Mount Abe tries to trim spending
BRISTOL — Administrators at Mount Abraham Union High School are grinding away this week at a 2012-2013 budget proposal, hoping to nip and tuck their way to a zero-percent spending increase.
This task comes after Gov. Peter Shumlin asked school districts statewide to level fund their budgets for the third straight year. But Lanny Smith, chair of the Mount Abe school board, isn’t sure that’s possible.
“We gave (school administrators) the direction to look as close as they could at zero-percent growth in the budget,” said Smith. “Administration has had no increases in salary for the past three years. We’ve cut and tightened everywhere we could … but I don’t know if we can actually maintain a zero-percent increase this year.”
At a meeting next Tuesday the board will consider a proposed spending plan that Smith said will likely call for the elimination of one full-time Mount Abe teacher.
“In our initial proposal we’re only going to have to cut one teacher,” said Smith. “This coming Tuesday” — at the board’s 6:30 p.m. meeting in the Mount Abe library — “there will be a proposal in front of the board that will be very close to complete. The goal is to have a complete proposal by Dec. 22.”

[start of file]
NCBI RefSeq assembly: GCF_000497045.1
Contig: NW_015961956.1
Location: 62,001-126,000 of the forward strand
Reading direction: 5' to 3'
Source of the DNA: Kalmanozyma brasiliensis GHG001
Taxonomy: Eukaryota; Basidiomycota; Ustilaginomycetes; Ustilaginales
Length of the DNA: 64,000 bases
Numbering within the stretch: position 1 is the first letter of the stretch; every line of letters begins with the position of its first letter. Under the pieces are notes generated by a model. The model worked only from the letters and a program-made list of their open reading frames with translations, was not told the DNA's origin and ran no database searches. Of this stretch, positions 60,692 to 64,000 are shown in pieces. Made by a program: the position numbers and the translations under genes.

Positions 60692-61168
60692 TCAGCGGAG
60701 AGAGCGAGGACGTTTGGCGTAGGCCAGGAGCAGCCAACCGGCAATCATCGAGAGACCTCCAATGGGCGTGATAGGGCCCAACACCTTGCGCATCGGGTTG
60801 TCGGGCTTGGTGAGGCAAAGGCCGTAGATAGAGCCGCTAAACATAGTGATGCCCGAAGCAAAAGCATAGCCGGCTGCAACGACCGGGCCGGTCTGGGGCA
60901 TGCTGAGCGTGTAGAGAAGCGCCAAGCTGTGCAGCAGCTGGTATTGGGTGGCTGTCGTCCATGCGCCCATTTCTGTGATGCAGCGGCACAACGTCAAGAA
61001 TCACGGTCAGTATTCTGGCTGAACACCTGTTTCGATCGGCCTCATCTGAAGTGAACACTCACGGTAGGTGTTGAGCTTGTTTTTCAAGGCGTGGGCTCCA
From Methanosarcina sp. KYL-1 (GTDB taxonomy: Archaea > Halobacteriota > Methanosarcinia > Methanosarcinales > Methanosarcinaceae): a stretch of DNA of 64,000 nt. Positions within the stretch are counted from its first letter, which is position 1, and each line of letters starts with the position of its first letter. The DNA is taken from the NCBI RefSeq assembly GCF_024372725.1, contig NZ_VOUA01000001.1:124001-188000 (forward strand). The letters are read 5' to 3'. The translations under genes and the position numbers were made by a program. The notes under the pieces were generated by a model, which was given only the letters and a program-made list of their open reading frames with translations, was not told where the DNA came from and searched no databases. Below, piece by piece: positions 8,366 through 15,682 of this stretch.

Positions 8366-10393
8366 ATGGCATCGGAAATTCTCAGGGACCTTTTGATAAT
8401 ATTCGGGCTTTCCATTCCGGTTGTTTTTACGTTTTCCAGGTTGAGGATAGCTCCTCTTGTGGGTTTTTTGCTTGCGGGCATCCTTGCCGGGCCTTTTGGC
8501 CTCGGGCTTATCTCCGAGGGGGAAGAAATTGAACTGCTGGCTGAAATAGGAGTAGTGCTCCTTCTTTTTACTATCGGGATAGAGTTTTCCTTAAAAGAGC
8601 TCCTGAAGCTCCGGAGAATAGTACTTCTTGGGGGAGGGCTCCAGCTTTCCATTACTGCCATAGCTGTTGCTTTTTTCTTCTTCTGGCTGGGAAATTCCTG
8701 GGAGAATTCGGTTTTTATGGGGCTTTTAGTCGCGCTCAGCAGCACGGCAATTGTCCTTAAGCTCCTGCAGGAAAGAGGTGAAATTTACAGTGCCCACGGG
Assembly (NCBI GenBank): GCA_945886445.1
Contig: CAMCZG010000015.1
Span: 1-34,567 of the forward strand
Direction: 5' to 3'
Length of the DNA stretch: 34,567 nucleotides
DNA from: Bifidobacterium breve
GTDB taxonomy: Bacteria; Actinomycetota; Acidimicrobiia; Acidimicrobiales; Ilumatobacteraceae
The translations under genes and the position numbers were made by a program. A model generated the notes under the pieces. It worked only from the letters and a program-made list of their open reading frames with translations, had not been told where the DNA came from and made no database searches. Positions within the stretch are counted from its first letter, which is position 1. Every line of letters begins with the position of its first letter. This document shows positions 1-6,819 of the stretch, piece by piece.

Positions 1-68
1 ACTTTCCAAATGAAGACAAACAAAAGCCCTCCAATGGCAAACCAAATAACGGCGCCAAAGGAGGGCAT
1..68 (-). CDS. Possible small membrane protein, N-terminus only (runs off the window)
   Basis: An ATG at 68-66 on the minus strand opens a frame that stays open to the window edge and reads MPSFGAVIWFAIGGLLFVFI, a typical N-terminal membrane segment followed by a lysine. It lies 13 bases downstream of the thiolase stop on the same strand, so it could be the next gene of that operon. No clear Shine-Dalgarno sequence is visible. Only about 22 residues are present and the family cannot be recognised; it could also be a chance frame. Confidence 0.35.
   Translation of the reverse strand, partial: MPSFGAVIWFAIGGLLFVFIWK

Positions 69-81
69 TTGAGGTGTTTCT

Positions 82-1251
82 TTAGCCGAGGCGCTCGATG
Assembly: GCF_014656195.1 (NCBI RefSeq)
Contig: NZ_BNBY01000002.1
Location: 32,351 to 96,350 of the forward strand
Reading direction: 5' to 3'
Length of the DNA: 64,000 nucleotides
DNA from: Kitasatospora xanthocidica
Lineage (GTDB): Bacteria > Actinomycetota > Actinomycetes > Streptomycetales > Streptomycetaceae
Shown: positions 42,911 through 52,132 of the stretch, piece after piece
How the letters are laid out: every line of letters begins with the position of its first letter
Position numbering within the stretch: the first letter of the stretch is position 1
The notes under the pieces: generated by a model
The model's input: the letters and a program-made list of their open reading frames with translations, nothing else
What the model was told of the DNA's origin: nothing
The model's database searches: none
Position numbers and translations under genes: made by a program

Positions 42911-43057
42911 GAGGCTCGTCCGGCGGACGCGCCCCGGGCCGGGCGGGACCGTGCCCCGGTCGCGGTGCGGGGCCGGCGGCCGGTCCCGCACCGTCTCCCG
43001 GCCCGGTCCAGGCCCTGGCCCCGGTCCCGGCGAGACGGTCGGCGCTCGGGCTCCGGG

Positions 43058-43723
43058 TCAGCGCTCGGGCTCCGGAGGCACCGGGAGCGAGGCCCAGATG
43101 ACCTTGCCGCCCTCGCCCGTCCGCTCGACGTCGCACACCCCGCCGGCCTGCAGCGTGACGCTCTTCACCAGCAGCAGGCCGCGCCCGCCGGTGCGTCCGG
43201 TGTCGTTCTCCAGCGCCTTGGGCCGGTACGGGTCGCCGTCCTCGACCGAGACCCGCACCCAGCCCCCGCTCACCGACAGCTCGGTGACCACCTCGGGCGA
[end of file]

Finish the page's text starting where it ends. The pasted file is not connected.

As the school board works with school administrators to trim the budget, Smith said they must hurdle three main obstacles: flagging federal and state funds, a Shumlin proposal to lower per-pupil spending and infrastructure maintenance.
“Unfortunately, one of the battles that every school board faces is that we’re promised a lot of money from the state and the feds, but we don’t find out until March, April, sometimes as late as June what we’re going to get for the previous year,” he said. “It’s really hard to build a budget on that.”
The federal government, as Smith explained, has no problem breaking such promises.
“We have quote-on-quote promises … from the state and feds, but our biggest downfall last year was that the feds cut the money they promised us.”
Shumlin recently proposed a per-pupil spending rate below the level called for under statute. After a three-year freeze, the present rate this year of $8,544 is supposed adjust for inflation 4.1 percent next year to $8,891. But Shumlin has instead proposed raising that rate by only 2.1 percent.
All of this news makes the budget season that much more grueling for school administrators and board members like Smith.
“The difficulty … is that the governor wants a zero-percent increase in the budget statewide, and (state officials) are talking about lowering the cost of what they’re willing to fund for education,” said Smith. “So if our funding is down from the state … we’ve got to raise money somewhere. We’ve got to maintain things and keep the lights on.”
Some maintenance items, like a new compressor, will have to wait until next year because there’s simply no room in the budget, said Smith.
“We think we can get by for another year,” he said. “Next year we’ll have to do (some routine maintenance) because we don’t have a choice.”
Reporter Andrew Stein is at email@example.com.
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